My favourite Eon Bond film World Cup - 1960s

  • Dr No
  • From Russia with Love
  • Goldfinger
  • Thunderball
  • You Only Live Twice
  • On Her Majesty’s Secret Service

0 voters

Give it a couple of weeks, say, and then the top two go through to a shoot-out with the top 2s of the other decades.

Goldfinger for me ofcourse!
Still one of the best and the prototype of the rest.
Almost every scene is a classic.

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If I hadn’t chosen Thunderball (the most quintessential 60s Bond film, I would have voted for OHMSS for everything that it was.

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Connery may have owned the era, but they saved the best film for last.

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FRWL, if only for the franchise’s all time best 2 scenes: The taught fish and red wine dinner, followed by the train compartment face off. The acting chops and stature of Bond and his adversary have never been better matched.

Oh, and Brothers Grimm inspired Rosa Klebb and her pointy shoe is the stuff of nightmares.

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Oof! Untill now nobody chose YOLT.

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Thunderball is Connery’s finest performance and Fiona Volpe is a class act, but OHMSS has ski chases and therefore wins.

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That perfect Bond film of the 60s: ON HER MAJESTY’S SECRET SERVICE - and strangely I find myself wondering why. It hasn’t got the hollow volcano, no trick car, no Connery, no ninjas or sharks. I’m not even sure about Rigg as Tracy since there’s nothing that makes me buy her suicidal tendencies.

And still to me it’s the perfect Bond film of the 60s, maybe of the entire series. The elements have that rare balance where I don’t even question the illogical parts and simply enjoy the spectacle. Perfect.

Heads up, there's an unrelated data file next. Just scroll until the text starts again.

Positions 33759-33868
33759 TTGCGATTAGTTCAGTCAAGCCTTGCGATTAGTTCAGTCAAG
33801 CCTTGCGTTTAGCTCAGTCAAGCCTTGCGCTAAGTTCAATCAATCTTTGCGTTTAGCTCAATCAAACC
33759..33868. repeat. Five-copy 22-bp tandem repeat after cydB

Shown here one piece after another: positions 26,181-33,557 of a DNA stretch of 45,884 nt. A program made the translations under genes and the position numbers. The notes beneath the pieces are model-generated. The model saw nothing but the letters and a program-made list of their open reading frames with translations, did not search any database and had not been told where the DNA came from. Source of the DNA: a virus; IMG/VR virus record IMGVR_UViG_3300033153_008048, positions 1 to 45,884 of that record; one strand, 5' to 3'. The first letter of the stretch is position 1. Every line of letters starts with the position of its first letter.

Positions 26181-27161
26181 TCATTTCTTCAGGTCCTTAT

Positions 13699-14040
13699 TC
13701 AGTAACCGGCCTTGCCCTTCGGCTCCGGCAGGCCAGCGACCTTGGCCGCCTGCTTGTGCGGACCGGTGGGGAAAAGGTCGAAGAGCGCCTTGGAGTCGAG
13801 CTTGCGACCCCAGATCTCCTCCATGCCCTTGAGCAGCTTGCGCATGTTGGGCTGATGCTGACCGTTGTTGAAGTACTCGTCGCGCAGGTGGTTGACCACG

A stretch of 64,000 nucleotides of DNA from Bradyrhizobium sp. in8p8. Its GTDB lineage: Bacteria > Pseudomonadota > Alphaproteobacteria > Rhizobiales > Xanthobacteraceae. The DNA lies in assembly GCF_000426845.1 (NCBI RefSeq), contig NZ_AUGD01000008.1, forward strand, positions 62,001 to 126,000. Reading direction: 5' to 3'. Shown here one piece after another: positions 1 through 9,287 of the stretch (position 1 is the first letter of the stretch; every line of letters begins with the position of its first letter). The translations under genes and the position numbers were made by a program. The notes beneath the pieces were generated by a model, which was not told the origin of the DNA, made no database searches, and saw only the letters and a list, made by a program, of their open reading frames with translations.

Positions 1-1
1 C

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No Dr. No fans?

Or YOLT.

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I think that’s because along with CR it’s the only honest bond movie in that it’s a tragedy. At a subconscious level their parting acts more truthfully answer the subtextual questions of the preceding acts in terms of this character’s existence.

Maybe I’ve had a few too many :grimacing:

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I would argue that it provides a unique pleasure in the way it thoroughly embodies the zeitgeist/ethos of the 1960s better than any other 1960s Bond film (much as DAF is a perfect embodiment of the zeitgeist/ethos of the 1970s).

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I think the problem there is that we don’t get all of the backstory of Tracy from the novel. In the film, we never really find out why she was suicidal. In the novel, we know and empathize with her.

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YOU ONLY LIVE TWICE is the series standard. It exemplifies what are for me the first 11 films most appealing qualities: cheery dominance, total confidence, cheeky audacity, and crazy-brilliant craftsmanship.

It’s what the words “a James Bond film” mean to me.

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DR. NO – Great introduction to James Bond 007. Amazing how many of the series’ staples were included in the very first Bond film. Many great standard setters from the gun barrel to the “Bond…James Bond” line and from a cultured and seemingly imperturbable villain in with a fantastic lair to witty one-liners, this film just about has it all except big scale action, which ultimately knocks it down a peg or two for me.

FROM RUSSIA WITH LOVE – The series’ ultimate Cold War espionage thriller. A film Alfred Hitchcock could have done. The best Ernst Stavro Blofeld, a well-conceived plot, a suitably menacing and sadistic henchman, the best ally in the series, a beautiful Bond girl, and the terrific gypsy girl fight that culminates in the rousing introduction to the criminally underused 007 Theme. Great film and Sean Connery’s favorite.

GOLDFINGER – To many, the gold standard of the series–pun intended. Fantastic villain, fantastic henchman, terrific plot that improves on the novel, the awesome Aston Martin DB5, the first fully formed Q, the first use of a laser in a film and a memorable one at that and for all the right reasons, Connery in fine form, and Pussy Galore. Everything comes together in this one.